CIA to Brief Congress on Israel's Syria Bombing

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CIA officials are expected to tell Congress on Thursday that a site Israel bombed in the Syria desert last fall housed a nuclear reactor that was being built with the help of North Korea. Jay Solomon, who reported the information for The Wall Street Journal, talks with Robert Siegel.

ROBERT SIEGEL, host:

When Israeli jets bombed the mysterious facility in the Syrian Desert last fall, not much was said about exactly what was being bombed. Well, according to reports on Capitol Hill tomorrow, the CIA will brief congressional committees and will tell them that the site housed a nuclear reactor that was being built with the help of North Korea.

The briefing is expected to based largely an information passed on by the Israelis.

Jay Solomon writes about this in today's Wall Street Journal and join his now. And Jay Solomon, first of all, do we know how solid the evidence is linking North Korea with this facility?

JAY SOLOMON (Staff Reporter, The Wall Street Journal): Well, like a lot of these intelligence matters on proliferation, I think it's up to debate. I know there's been a lot skepticism about, you know, the links between the North Koreans and the Syrians, but I talked to senior people in the administration of, some of them who are very sort of pro, you know, engaging the North Korea but none of them sort of say its not, you know, substantial. The question is was it, you know, just sort of a small research reactor for nuclear energy or was there really some design to make some sort of weapon? I don't think it's a clearer answer on that yet.

SIEGEL: And it is actually clear that it was a nuclear reactor that the North Koreans were working on, not some agricultural project who just some big boxed building near the Euphrates.

Mr. SOLOMON: I mean anything's possible but I think, you know, both people in the government and out who looked at photographs, who looked at satellites photos do seem to see similarities between what the North Koreans have built in their country at the Yongbyon site and what was being developed in Syria.

SIEGEL: Now, there are two separate stories here, separate but related. One is, what would the North Koreans doing in Syria at this place that the Israelis bombed? And the other is how does this figure in U.S.-North Korean relations over North Koreas nuclear program in general? What's going on there?

Mr. SOLOMON: Well, I mean the U.S. in very intensive discussions right now with the North Koreans to try to push through this denuclearization pact as a U.S. envoy, Sung Kim(ph) up in Pyongyang right now. And basically, they're trying to get a declaration from the North Koreans of all the nuclear activities they have done. Basically, to sort of get them out there, say, we want to verify some - the infrastructure and assets you have inside North Koreans and learn what countries you've been assisting. And this intelligence surrounding Syrians and the North Koreans is an important element and that their elements in Washington who are sort of hostile or very skeptical that the North Koreans can be trusted to implement - a non-proliferation deal, who sort of fixated on the Syria quest and there's a way to undermine the process.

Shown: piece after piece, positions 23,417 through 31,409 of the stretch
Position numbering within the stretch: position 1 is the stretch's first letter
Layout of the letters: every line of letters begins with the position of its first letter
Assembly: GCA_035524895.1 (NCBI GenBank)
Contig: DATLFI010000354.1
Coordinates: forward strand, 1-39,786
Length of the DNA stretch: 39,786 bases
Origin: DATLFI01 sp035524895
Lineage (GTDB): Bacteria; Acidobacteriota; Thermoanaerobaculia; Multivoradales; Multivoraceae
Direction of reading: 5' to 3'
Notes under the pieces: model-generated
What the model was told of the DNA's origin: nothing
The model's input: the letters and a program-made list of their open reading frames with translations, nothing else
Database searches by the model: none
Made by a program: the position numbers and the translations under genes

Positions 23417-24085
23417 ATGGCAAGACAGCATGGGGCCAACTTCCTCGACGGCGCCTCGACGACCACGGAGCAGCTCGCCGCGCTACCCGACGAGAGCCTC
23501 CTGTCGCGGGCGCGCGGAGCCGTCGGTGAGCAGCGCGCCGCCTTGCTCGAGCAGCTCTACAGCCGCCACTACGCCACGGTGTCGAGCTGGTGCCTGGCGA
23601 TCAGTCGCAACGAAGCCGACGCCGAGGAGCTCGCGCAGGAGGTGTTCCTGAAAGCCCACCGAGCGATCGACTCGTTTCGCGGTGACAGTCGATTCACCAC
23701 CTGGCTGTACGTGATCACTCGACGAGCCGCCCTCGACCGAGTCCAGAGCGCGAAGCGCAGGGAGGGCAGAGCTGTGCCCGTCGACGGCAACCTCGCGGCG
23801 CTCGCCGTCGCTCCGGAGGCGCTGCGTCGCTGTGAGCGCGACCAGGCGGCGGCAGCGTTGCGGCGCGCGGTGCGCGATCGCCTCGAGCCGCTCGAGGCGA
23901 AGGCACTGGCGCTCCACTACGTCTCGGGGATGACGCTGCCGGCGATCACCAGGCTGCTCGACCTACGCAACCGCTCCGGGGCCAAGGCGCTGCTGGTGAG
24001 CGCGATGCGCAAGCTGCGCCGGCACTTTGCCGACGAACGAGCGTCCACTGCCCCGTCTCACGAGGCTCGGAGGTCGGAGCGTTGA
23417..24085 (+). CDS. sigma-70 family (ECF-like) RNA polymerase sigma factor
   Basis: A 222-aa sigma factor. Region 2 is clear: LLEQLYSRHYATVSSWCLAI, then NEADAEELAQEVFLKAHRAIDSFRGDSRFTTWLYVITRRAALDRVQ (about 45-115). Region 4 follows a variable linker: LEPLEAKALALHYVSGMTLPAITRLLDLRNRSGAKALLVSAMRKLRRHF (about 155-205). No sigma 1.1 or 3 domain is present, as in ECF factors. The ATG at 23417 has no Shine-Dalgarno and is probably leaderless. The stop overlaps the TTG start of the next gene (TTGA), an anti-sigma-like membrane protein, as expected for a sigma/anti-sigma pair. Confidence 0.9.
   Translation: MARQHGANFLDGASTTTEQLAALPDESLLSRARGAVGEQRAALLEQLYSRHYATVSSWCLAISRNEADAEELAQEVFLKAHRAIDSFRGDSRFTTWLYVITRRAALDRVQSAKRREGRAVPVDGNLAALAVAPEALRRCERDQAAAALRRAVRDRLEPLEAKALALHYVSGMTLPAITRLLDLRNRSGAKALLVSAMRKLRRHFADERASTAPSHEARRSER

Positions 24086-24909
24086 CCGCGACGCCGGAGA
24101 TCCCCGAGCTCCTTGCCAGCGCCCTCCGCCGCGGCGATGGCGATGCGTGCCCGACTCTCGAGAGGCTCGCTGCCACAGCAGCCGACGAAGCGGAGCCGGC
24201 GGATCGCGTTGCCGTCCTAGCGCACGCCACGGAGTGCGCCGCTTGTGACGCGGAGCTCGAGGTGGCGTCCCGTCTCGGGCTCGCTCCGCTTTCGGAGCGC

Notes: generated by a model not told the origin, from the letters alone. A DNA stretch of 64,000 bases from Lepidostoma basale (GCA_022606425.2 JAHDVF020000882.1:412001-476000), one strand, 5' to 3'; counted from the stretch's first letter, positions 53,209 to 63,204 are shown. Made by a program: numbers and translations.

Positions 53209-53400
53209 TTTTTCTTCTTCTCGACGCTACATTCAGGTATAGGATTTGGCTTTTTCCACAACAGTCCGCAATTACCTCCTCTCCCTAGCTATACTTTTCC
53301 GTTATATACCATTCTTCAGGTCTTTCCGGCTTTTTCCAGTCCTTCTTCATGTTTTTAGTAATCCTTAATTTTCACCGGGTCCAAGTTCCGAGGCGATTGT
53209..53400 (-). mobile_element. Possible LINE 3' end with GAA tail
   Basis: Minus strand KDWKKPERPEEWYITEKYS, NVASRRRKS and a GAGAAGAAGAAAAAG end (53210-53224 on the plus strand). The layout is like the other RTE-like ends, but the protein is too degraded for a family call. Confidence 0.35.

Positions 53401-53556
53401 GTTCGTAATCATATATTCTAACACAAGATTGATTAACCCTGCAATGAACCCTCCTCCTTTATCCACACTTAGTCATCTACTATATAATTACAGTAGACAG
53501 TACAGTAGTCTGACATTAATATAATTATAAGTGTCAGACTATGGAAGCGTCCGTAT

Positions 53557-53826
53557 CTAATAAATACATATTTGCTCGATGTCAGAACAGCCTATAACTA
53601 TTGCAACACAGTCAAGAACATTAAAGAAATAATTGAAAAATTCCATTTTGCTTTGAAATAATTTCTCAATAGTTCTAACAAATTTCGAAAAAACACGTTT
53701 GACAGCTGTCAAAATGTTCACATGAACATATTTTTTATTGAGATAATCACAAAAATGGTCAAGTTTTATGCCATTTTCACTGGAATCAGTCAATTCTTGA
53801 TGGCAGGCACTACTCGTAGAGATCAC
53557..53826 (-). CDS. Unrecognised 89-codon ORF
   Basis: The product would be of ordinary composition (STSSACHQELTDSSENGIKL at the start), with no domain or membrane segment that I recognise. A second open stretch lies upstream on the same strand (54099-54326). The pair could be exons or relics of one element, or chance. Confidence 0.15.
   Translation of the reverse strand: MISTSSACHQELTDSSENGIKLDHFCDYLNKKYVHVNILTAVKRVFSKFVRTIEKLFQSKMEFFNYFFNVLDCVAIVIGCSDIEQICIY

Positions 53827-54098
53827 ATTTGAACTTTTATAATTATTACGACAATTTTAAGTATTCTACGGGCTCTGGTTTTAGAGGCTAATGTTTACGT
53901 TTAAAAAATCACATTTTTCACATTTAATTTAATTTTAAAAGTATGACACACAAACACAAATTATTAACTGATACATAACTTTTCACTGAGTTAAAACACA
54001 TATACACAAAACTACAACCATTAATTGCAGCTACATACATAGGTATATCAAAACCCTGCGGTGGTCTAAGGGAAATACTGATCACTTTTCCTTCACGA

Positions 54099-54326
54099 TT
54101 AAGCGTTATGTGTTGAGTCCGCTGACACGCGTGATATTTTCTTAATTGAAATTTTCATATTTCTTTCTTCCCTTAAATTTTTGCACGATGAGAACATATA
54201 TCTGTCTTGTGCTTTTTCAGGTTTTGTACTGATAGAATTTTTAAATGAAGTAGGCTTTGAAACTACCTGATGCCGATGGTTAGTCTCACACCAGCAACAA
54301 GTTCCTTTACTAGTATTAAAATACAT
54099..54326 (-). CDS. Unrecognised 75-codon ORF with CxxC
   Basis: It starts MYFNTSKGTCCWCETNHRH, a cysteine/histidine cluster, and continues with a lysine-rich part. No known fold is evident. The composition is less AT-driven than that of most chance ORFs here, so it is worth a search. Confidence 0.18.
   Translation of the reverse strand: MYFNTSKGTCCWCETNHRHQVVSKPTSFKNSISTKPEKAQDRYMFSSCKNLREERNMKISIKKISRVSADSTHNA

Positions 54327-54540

SIEGEL: Jay Solomon, I've heard from other reporters who are worked on this story from back in September when the Israelis struck the site in Syria. And they were struck by the extraordinary secrecy about this. How few people were saying anything about why the Israelis had attacked this Syrian target? Why the Syrians seem to make remarkably little of an attack on their soil? Do you understand it all the extraordinary lack of comment about this very unusual attack?

Mr. SOLOMON: I think, you know, if you look at some this report today about the potential progress on the Syrian-Israeli peace track. I think, you know, the Israelis saw a threat and they, you know, they're focused on Iran too. They wanted to show that they can, if there's a proliferation threat to them, they can deal with it. But at the same time, I think the silence, the unwillingness to go public was a result of this fear of antagonizing Syria. There was still many quarters in Israel who believe that a peace deal with Syria, you know, a way to end the dispute of the Golan Heights region is possible. I think from the Syrian side, A, you know, they're probably embarrassed that their defenses were sort of penetrated like that. They didn't want to go public about it. And, you know, the comments they were making were sort of contradictory at the time. So, I think maybe from both of their interests - both the Syrians and the Israelis. It made sense just to be quiet about it.

SIEGEL: Jay Solomon, thank you very much for talking with us.

Mr. SOLOMON: Thank you.

SIEGEL: That's Jay Solomon, reporter with the Wall Street Journal.

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